Some county residents could soon get something green back from their sewer service.
Don’t worry, it’s money.
The Clark County Water Reclamation District is flush with cash, so the agency will take a look at rolling back rates next year.
Sewer customers in the county were hit with a 5.5 percent rate hike July 1, but district deputy general manager Tom Minwegen acknowledged Tuesday that his agency doesn’t need the additional money.
Barring something unexpected, the district probably will return some or all of that money to customers starting in July 2013, he said. District officials don’t yet know by how much rates will be reduced.
The action is being spurred by County Commissioners Steve Sisolak and Larry Brown, who questioned the district’s need for the rate hike in light of its healthy financial standing.
As of May 31, the agency had about $530 million in reserve.
“I think we’re in the position to give back,” Brown said.
The water reclamation district provides sewer service to more than 240,000 customers in unincorporated Clark County, including the Las Vegas Strip.
The district collects and treats an average of 95 million gallons of wastewater each day, releasing the treated effluent into the Las Vegas Wash and downstream to Lake Mead.
Sewer customers served by the cities of Las Vegas, Henderson and North Las Vegas will not see a credit or a reduction in their bills as a result of the county action.
The commissioners also called on the district to accelerate its construction schedule in hopes of creating jobs locally.
In hard economic times, Sisolak said, it is important for the district to return any money it doesn’t need to ratepayers and get any construction projects it has planned “out on the streets” as quickly as possible.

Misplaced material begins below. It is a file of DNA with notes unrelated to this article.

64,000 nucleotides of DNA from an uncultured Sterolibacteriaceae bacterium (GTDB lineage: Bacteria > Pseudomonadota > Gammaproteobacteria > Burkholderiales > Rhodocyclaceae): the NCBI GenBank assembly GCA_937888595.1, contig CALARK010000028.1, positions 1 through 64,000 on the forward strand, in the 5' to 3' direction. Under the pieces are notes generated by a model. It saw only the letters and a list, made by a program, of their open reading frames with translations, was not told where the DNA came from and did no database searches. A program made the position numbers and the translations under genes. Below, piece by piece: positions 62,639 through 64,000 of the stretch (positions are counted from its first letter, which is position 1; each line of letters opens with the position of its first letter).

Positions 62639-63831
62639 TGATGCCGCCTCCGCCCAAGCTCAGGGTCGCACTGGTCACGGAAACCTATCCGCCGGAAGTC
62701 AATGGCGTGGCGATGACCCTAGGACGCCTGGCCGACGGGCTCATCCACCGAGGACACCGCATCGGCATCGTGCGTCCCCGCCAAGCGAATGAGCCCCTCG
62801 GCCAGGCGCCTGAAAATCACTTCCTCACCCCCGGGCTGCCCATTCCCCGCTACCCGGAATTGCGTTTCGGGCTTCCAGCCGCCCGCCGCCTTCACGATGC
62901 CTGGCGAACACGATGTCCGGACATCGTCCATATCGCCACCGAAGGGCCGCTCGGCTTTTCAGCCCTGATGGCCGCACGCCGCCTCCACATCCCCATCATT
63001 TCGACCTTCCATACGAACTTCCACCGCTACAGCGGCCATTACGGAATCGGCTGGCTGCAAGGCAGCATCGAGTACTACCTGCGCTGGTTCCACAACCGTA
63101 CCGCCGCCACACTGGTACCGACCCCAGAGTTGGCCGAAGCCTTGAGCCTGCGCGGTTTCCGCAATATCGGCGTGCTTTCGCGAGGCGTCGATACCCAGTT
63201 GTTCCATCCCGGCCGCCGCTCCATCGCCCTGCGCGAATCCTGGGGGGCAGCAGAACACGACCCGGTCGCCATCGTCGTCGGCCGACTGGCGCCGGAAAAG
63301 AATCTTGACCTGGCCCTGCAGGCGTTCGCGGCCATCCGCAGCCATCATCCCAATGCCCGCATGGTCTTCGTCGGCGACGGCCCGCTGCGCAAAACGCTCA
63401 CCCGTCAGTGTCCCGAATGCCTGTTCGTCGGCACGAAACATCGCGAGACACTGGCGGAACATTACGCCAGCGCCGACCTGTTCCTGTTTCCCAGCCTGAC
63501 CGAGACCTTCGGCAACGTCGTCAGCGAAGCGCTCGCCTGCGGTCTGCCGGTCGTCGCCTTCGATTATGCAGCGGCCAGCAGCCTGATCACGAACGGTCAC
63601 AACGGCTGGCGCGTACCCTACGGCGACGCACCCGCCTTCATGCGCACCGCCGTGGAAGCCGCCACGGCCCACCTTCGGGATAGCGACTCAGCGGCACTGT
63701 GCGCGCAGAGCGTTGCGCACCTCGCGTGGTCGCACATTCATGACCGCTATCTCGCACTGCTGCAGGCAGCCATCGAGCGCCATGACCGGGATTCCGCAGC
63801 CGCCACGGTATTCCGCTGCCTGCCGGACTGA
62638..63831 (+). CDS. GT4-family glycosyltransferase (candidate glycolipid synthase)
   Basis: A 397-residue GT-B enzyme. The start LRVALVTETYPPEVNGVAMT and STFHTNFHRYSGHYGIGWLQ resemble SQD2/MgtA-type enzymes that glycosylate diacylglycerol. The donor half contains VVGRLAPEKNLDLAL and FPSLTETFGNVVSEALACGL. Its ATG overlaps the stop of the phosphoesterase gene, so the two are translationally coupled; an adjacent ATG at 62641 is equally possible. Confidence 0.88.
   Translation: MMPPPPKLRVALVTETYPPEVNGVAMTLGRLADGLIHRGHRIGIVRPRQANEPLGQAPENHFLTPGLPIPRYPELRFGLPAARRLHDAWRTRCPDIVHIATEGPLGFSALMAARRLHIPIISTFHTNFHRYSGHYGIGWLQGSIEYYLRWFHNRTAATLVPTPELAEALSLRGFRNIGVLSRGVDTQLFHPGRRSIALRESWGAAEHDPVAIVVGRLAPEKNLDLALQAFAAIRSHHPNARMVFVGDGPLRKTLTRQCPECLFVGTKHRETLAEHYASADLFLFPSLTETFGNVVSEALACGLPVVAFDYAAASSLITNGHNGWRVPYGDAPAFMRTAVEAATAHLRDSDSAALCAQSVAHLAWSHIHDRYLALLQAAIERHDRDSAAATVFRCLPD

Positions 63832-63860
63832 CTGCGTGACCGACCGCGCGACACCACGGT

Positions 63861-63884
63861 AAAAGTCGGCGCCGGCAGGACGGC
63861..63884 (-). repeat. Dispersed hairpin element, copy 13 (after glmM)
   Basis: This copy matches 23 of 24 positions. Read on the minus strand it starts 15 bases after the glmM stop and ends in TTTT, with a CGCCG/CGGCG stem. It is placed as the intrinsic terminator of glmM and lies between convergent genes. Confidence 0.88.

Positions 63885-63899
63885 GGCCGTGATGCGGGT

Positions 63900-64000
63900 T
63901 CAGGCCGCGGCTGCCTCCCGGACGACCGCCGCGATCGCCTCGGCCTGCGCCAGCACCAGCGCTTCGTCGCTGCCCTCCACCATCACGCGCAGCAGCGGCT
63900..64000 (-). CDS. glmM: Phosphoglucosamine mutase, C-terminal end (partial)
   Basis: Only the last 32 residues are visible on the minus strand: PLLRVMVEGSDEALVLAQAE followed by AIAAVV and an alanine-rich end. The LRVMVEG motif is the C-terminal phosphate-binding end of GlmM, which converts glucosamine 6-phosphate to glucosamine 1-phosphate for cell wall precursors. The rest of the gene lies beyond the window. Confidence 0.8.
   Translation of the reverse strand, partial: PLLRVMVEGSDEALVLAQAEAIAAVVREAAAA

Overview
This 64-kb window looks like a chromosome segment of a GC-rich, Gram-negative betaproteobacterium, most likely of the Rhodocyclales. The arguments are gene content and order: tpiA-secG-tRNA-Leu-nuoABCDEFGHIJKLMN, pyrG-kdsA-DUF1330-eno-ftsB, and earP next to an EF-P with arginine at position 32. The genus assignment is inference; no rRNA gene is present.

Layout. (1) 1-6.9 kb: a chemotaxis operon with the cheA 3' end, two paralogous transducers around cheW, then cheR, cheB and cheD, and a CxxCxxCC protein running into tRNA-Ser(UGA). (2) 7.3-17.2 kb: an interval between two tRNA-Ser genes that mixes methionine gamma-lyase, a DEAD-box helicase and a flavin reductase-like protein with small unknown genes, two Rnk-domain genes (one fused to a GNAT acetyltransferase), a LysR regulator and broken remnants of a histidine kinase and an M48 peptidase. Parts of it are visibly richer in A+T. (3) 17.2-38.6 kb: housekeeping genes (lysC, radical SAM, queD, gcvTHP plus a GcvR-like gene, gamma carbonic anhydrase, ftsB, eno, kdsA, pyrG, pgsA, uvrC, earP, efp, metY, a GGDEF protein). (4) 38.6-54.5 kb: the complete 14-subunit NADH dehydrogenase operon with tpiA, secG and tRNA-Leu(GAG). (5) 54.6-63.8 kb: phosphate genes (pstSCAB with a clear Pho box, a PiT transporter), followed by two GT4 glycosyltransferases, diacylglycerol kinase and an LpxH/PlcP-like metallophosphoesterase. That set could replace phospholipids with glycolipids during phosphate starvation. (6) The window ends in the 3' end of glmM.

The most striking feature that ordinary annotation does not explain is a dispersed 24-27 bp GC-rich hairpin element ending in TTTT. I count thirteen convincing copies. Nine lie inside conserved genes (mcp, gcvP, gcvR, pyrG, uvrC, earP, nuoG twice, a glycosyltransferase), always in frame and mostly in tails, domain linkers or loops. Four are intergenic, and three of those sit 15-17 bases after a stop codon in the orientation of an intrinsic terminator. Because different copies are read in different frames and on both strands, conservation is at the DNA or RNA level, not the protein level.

“We have a lot of people out there who want to go to work,” Sisolak said.
Minwegen said the district’s cash reserves have grown as progress has slowed on construction projects the money was collected to pay for.
Some of the work was bogged down by bid challenges from contractors who lost out on certain jobs. Projects also were delayed when the district conducted a complete review of its use of engineering and design consultants, Minwegen said. “But I’m not trying to make excuses,” he added.
The district’s plan for the next five years calls for $547 million in new construction and upgrades to existing facilities, with no corresponding rate increases.
The two largest expenses will be $154u2007million to replace aging filters in the district’s treatment facilities and $102 million for a new, roughly 13-mile pipeline to carry wastewater across the valley from west to east.
The commissioners said Tuesday that they also plan to review the district’s financial policies with an eye to reducing the amount of money it keeps in its reserve funds. Sisolak said he thinks the agency is being overly cautious, and additional money could be freed up by reducing how much is being set aside for emergencies.
The 5.5 percent rate increase that took effect this month was enacted in 2008. It was part of a five-year plan to plot out construction work and raise rates gradually to spare customers from sudden sharp increases and what Brown called “sticker shock.”
When asked about the latest rate hike, Minwegen said, “Did we really need it? No.”
So why not cancel the increase and forgo collecting the money in the first place?
Minwegen said that would be easy to do if the district billed its customers on a monthly basis like other utilities do. But the agency has sent out its annual bills, and a large percentage of customers have paid them. It doesn’t make sense for the district to spend money to cut refund checks, he said.
“The cleanest way is to get them (credited) at the beginning of the next billing cycle,” Minwegen said.
Contact reporter Henry Brean at email@example.com or 702-383-0350.